Hello, is this your first time in Israel?
I’ve been coming here every year for the past five years, around the same time, for the Kabbalah Congress.
It lasts three days, in Tel Aviv. There are lectures and workshops, and everyone can join. You sit with people in a circle and get advice, and when others ask questions you listen as though they’re talking to you, because they’re speaking from the heart. I arrive a little before to help and stay on afterward.
How did you come to kabbala?
I have a store that sells natural cosmetics in Omis, and I sold Dead Sea products. I worked with Israelis, who told me I should give it a chance. I was already into spirituality but everything sounded the same to me. I said, “I’m familiar with all that, do you have anything new?” They told me there’s more to it, that kabbala is disseminated in a free way, that I should give it a chance. So I went with them, and it turned out that I made it to the big thing, to the congress. It was amazing.
You mean the congress in Israel?
No, the congress I went to was in Budapest then; it broadcast the events at the real congress, which was in New Jersey. The talks were shown on huge screens in real-time, between 1 A.M. and 5 A.M. in Budapest. To listen to a pleasant old man talking and talking at 5 in the morning is maybe a bit too much, but something interesting happened there.
I felt that something was grabbing me. I didn’t know if it was the material or the teacher, Rabbi Michael Laitman, but something told me that I had to dig deeper. So I started to take it seriously and today I’m studying in a group, taking classes, and I listen to a lesson by the rabbi every morning. About two hours of kabbala a day. That’s the daily dose.
Tomer (the photographer): Wasn’t Laitman Madonna’s teacher?
When I started, all I knew about kabbala was Madonna and a red thread. But no, the rabbi lives in Petah Tikva, and his center, Bnei Baruch – Kabbalah La’am, is in Israel. He’s less commercially oriented than Madonna’s teacher, and that’s part of what I like about him. Israelis are good at teaching and they have something to teach.
What have you learned so far?
For me, the kabbala talks about a link between people, about how to connect. It’s hard to connect. Let’s say you love someone, your partner, for example, but something interferes with your reaching him. You have to go beyond that thing.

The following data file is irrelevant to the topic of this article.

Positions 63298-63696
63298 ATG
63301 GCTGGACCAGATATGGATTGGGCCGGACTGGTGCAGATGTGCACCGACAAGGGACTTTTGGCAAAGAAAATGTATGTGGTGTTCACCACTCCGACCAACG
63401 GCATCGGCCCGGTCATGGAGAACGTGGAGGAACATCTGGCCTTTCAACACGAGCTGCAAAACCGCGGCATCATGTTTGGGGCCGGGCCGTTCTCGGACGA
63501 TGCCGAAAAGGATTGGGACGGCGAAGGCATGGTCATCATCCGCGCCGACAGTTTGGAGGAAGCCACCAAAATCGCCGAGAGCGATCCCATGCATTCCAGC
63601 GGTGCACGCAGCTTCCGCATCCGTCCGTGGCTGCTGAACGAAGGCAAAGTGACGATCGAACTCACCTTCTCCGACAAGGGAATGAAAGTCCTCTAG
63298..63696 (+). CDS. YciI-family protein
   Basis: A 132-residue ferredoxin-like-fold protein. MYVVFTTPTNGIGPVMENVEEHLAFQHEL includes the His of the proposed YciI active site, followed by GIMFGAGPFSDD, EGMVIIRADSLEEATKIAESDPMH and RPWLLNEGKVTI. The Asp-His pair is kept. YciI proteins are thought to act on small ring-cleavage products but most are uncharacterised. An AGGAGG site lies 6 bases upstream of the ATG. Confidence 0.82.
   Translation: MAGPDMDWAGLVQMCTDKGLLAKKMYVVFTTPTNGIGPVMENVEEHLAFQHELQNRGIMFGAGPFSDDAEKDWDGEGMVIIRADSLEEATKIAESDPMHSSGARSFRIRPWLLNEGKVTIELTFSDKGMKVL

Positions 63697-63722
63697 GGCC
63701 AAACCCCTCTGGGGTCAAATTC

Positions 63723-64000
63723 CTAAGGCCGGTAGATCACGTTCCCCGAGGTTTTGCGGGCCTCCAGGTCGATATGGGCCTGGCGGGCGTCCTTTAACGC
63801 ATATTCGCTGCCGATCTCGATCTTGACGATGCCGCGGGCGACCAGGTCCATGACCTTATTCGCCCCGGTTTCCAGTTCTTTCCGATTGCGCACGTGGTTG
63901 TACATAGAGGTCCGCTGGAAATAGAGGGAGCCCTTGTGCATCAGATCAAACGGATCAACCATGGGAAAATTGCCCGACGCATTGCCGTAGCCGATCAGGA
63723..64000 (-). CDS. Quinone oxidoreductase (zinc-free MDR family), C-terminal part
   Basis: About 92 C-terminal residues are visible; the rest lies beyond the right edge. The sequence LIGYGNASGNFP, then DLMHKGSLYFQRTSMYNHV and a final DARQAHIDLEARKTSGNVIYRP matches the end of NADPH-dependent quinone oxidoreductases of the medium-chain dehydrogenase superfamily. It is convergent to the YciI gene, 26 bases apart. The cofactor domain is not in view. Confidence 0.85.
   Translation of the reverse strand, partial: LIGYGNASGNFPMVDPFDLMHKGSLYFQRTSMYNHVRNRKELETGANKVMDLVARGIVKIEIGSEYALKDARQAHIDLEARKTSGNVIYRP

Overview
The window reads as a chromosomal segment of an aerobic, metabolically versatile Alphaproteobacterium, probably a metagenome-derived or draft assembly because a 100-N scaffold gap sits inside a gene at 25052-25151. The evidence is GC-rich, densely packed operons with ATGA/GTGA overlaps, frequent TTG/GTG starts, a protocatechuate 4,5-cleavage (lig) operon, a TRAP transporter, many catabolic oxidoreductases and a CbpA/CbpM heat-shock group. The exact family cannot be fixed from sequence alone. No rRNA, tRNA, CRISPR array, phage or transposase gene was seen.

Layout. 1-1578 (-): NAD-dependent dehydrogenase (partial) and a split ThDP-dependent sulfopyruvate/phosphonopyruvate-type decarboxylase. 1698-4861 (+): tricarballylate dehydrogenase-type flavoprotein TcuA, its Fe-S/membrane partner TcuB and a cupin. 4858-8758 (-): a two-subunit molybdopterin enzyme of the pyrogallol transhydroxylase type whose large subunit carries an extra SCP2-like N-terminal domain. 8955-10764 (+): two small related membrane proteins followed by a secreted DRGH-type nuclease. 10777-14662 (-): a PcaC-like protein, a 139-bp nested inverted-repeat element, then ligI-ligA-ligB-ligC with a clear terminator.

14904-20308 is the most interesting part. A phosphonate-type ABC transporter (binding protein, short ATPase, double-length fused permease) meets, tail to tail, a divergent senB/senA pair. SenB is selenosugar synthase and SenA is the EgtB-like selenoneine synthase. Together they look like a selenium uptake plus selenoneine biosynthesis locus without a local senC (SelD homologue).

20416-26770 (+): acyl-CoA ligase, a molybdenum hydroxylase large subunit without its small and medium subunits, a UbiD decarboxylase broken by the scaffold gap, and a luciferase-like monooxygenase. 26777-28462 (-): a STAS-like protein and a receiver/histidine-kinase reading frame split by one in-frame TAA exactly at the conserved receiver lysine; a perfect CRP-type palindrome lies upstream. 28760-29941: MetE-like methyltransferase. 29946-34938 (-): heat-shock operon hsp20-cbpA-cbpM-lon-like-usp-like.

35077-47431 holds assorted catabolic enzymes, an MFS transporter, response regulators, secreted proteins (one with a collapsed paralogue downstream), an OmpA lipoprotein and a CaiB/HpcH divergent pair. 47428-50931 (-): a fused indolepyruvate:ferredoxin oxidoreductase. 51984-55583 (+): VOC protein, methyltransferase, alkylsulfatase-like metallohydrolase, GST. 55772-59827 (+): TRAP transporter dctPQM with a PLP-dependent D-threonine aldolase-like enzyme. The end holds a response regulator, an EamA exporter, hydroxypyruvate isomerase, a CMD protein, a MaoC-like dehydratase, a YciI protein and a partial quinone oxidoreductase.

What thing are you referring to?
The ego, the wicked ego. The kabbala talks about how to go beyond the ego. That’s what’s different in the kabbala. The first thing I heard in the congress was you don’t have to destroy the ego, as other sources say. The goal is not to meditate in the Himalayas and not to avoid speaking with anyone. Nature gave us the ego, and it’s not something that’s necessarily bad.
Something else important that I learned is that all this is not supposed to be easy.
It’s the truth. We hope that spirituality will make our lives easy and pleasant, and that’s legitimate, but sometimes you also have to overcome obstacles.
I don’t understand.
There are two forces in nature, receiving and giving, and we want to receive. Even with someone very close to me, I first of all want attention for myself, and only then am I ready to give. That’s normal. You have to think a lot about whether you want to be truly capable of giving without thinking about getting something in return.
How do you get to that point?
What helps is having a group. A person doesn’t see what his problem is by himself. It comes up only in connection with other people, who want to get to the same place. When I have a problem I will bring it to the group and the group will give me perspective. These days I have stability in my life. There’s no way to know if it happened naturally or because of my studies, but I feel inner satisfaction.
You haven’t said a word about God.
We don’t talk about God, ever. Through the kabbala I’ve met Jehovah’s Witnesses, Muslims, Christians. I am from a very religious country, and as a child I was very pious, but today I am not religious. You just search and search until you find the place where you feel inner tranquility.
Have you found it?
I think I’m still searching. Today I’m simply at peace about the place where I’m searching.